Year 2032: How will the Russian tank army look like?

Terminator-2 armored tank support combat vehicle during the exhibit of modern prospective armaments and military and special equipment at the ARMY 2017 International Military-Technical Forum at the Alabino training ground.

Terminator-2 armored tank support combat vehicle during the exhibit of modern prospective armaments and military and special equipment at the ARMY 2017 International Military-Technical Forum at the Alabino training ground.

Grigoriy Sisoev/RIA Novosti
Warfare has changed significantly in recent decades, and most tactical goals are achieved by aviation and precision weapons, such as cruise and guided missiles. Some Russian military experts even suggest that tanks are vestiges of the 20th century, and in 50 years they’ll disappear entirely from the battlefield, along with infantry and heavy armored vehicles. 

Russian generals, however, don’t agree with that assessment.

Army General Dmitry Bulgakov, Russia’s Deputy Minister of Defense, has stated that the fighting in Syria proved that despite the awesome power and achievements of tactical bombers and cruise missiles, victory can only be fully secured with ground troops.  

“Tanks will remain one of the main weapons in modern warfare because only after capturing and holding a strategic position is it possible to talk about an operation’s success,” said General Bulgakov, pointing out that armored vehicles remain the only weapon that give an army the possibility to immediately defend military personnel from an advancing enemy.

Russia’s rearmament and military modernization program runs to 2030, and so the tanks that Russia makes today will be protecting the country 15 years from now. What can the Russian army expect?

For starters, there’s a newcomer this year - a new support tank unit called BMPT “Terminator.”

 

The Terminator tank support fighting vehicle at the Ninth International Exhibition of Arms, Military Equipment and Ammunition in Nizhny Tagil 2013.

Heavily armed and clothed in thick armor to survive close quarters combat in urban areas, this armored fighting vehicle (AFV) carries four 9M120 Ataka missile launchers, two 30 mm 2A42 autocannons, two AG-17D grenade launchers, and one coaxial 7.62 mm PKTM machine gun.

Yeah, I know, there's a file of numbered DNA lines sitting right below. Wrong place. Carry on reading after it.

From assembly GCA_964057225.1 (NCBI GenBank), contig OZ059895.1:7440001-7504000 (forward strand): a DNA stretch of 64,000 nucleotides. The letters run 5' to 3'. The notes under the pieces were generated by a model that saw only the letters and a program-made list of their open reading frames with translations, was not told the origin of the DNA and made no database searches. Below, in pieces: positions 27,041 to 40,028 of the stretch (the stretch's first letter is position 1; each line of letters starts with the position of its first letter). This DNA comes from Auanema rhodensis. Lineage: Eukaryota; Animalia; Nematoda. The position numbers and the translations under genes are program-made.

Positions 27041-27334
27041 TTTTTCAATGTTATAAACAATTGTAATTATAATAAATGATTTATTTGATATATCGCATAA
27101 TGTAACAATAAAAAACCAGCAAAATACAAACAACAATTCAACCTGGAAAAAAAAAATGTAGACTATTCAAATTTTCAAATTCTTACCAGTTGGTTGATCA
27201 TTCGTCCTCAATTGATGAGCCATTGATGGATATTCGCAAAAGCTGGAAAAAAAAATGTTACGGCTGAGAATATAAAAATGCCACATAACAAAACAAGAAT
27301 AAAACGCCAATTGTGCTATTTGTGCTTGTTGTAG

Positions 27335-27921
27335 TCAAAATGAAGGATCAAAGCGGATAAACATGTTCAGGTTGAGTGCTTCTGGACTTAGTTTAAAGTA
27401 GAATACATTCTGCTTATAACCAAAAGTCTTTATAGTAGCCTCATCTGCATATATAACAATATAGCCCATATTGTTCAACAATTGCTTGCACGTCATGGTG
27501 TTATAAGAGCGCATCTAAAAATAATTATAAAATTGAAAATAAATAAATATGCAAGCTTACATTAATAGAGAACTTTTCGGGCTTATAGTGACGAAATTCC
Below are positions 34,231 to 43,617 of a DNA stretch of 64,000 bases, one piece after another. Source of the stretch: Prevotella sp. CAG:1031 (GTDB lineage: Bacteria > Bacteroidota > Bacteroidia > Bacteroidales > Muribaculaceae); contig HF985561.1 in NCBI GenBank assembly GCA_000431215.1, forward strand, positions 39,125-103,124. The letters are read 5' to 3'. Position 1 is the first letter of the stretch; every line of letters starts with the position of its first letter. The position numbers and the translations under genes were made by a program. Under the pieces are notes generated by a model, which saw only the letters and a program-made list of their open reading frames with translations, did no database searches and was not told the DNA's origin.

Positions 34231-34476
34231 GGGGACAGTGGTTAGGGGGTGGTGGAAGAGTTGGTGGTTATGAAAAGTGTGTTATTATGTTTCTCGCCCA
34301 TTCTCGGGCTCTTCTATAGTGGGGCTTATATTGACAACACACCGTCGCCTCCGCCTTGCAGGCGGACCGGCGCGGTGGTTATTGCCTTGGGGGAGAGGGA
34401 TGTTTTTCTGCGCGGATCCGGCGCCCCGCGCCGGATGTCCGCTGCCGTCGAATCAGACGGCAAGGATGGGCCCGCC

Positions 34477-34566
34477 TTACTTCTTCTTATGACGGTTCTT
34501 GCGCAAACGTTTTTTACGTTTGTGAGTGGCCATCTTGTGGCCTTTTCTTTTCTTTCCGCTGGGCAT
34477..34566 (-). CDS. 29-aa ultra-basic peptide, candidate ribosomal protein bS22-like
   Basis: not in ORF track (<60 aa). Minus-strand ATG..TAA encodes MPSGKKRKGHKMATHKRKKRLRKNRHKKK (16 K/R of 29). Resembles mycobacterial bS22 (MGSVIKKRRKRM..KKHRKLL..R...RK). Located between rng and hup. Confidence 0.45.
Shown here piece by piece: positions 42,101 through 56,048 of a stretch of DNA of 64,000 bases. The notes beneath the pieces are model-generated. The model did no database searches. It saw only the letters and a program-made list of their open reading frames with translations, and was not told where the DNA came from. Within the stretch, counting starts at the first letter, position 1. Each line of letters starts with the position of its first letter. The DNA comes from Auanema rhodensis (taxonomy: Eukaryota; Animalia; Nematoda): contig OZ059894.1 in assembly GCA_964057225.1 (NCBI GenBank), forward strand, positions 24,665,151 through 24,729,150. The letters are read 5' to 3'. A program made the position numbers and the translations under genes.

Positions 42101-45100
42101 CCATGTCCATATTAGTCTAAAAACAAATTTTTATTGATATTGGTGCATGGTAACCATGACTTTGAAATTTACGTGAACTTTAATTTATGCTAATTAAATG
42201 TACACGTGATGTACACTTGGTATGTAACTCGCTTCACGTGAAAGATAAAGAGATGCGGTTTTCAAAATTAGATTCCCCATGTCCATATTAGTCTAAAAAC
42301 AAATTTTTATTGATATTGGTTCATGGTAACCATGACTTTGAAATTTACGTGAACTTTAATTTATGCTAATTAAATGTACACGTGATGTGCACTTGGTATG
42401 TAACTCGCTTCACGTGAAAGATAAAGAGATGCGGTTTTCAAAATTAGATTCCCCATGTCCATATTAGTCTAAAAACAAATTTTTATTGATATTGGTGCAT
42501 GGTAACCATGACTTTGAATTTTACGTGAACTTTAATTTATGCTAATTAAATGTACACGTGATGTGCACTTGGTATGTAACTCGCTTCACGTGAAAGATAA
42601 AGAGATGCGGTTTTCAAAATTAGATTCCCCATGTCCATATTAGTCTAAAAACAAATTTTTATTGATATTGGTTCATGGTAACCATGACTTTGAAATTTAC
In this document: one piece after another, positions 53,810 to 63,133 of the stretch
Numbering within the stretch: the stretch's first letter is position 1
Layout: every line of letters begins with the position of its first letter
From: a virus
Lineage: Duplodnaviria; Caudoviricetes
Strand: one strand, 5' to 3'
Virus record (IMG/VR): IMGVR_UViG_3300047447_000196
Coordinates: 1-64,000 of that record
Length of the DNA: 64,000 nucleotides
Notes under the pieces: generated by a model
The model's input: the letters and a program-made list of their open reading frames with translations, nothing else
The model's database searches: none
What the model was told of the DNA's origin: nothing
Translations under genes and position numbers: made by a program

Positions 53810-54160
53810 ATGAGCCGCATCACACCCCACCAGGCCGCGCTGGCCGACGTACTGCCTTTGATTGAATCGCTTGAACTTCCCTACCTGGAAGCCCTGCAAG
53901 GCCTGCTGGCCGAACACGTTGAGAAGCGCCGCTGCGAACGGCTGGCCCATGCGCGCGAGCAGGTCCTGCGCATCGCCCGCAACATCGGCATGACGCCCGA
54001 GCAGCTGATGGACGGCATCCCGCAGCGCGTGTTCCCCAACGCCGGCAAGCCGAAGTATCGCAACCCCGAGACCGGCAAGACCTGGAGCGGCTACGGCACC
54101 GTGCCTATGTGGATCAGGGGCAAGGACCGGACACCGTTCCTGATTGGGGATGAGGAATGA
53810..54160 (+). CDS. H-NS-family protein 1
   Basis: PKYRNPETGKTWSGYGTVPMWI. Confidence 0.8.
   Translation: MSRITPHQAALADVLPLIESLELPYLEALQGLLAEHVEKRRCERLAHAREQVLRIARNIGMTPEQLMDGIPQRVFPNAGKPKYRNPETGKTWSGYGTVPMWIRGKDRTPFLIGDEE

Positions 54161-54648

This AFV has already passed not only military tests at home, but also had its baptism by fire in combat with Islamic State militants in Syria. 

Nevertheless, the AFV has issues. Despite all the media fuss, it’s a renewed version of its predecessor, “Terminator-1,” and to sum up the changes, it’s basically a cheaper version with less firepower than its `older brother.’ 

Manufacturers replaced the expensive T-90 chassis with that of the T-72, and they removed the AGS-17 automatic launchers. Also, the number of crew was reduced to three. With less firepower, it can take down only one target at a time instead of three as “Terminator-1” could. 

“You don’t always need nuclear weapons to win battles, and the necessary firepower can come from 125 mm tank guns, and this one will support units to eliminate smaller targets on the battlefield,” said Alexei Ramm, an Izvestia newspaper military analyst. 

The new tanks will be more affordable and easier to operate.

“In a couple of months the Defense Ministry will announce how many of these support units will be made for the army. We need just to wait until the new military program for 2018-2025 is announced,” he said.    

Other tanks

In recent years the army received around 3,000 new tanks. These include the widely discussed T-14 Armata tank with its new generation armor systems and the capacity to fire up to 10 tank rounds per minute at a distance of 4.3 miles. 

A serviceman washes a T-14 Armata battle tank at a service yard in Moscow's Nizhniye Mnevniki Street.

The T-14 is a modified version of those tanks that have defended the country's borders in recent decades, such as the T-72, T-80 and T-90. All passed through a number of upgrades to meet the demands of modern warfare. If the T-72B3 is already in service, the T-90M and T-80BVM are getting ready for manufacture and military tests.

According to General Bulgakov, the main purpose of the modifications is to provide additional protection and maneuverability on the battlefield. 

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